Yes, the production takes place in a mental institution where Alan Cumming’s character reenacts most of the play by himself, but he is not alone. Jenny Sterlin plays his doctor and Brendan Titley plays his nurse, and the show wouldn’t make sense without them. As Sterlin says, “It would just be a one-man show of Macbeth. It wouldn’t give the reason why you would do it.”

In the opening scene, Sterlin and Titley change Cumming out of his street clothes and into hospital garb. They speak to him as they work, but instead of reciting Shakespeare, they say what a medical staff might naturally say to a patient. And because they aren’t miked, what they’re saying is barely audible.

“It wasn’t important that anybody past row two or three heard it,” says Titley. “They wanted to make sure the audience knew that we were in a world that wasn’t Shakespeare’s world, that where we start off in the play is not a dramatization, so that it was clear that he was surrounded by the natural world.”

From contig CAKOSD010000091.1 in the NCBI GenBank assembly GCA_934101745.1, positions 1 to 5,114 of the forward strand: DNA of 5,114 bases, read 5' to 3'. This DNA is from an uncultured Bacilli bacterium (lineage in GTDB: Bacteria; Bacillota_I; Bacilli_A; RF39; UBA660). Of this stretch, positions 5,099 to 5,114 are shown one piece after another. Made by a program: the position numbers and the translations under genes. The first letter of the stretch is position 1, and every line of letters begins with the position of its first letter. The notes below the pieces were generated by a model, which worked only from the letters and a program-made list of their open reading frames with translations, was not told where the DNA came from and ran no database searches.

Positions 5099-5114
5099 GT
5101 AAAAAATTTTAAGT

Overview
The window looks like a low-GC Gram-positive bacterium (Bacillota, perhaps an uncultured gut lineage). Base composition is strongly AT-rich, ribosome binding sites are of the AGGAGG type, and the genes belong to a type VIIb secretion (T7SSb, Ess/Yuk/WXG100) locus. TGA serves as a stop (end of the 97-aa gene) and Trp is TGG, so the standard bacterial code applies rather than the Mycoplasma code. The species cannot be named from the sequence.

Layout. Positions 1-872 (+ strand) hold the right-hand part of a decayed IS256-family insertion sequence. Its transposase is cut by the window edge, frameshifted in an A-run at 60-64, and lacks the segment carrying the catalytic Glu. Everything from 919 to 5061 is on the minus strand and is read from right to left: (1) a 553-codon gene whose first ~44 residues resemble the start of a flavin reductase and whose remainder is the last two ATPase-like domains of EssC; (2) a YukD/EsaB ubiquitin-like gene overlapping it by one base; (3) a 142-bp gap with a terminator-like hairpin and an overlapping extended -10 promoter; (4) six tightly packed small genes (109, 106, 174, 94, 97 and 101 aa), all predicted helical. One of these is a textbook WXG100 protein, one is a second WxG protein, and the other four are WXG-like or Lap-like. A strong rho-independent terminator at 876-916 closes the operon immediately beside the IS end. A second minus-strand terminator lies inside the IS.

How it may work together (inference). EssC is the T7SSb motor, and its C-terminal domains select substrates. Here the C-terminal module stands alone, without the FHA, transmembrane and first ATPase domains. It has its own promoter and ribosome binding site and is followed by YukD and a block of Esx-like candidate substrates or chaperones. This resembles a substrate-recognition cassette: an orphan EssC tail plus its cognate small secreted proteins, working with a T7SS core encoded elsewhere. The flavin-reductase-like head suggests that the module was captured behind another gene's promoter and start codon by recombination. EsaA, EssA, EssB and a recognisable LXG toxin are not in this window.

This is the second time the National Theatre of Scotland’s production, directed by John Tiffany and Andrew Goldberg, has been performed in New York. It was seen at the Lincoln Center Festival last summer, but different actors played the doctor and nurse. That meant Titley and Sterlin had to step into blocking that had already been set. “We had to be placed into a structure that was already formed for us instead of one that everybody in the room was discovering together,” Titley says. “But we still felt that when we rehearsed, we rehearsed very organically. And I think in the way that was possible, the directors allowed us to let go of what had been done before and create new moments. It was structured in the physical setting, but we were still able to explore the emotional realities of the scenes.”

For Sterlin, the new discoveries included creating a backstory for her character. She won’t provide many details about the doctor’s imagined past, but she does say she’s a psychologist who has great empathy for Alan Cumming’s character and a sadness that she can’t help him. (Sterlin herself studied psychology for several years.)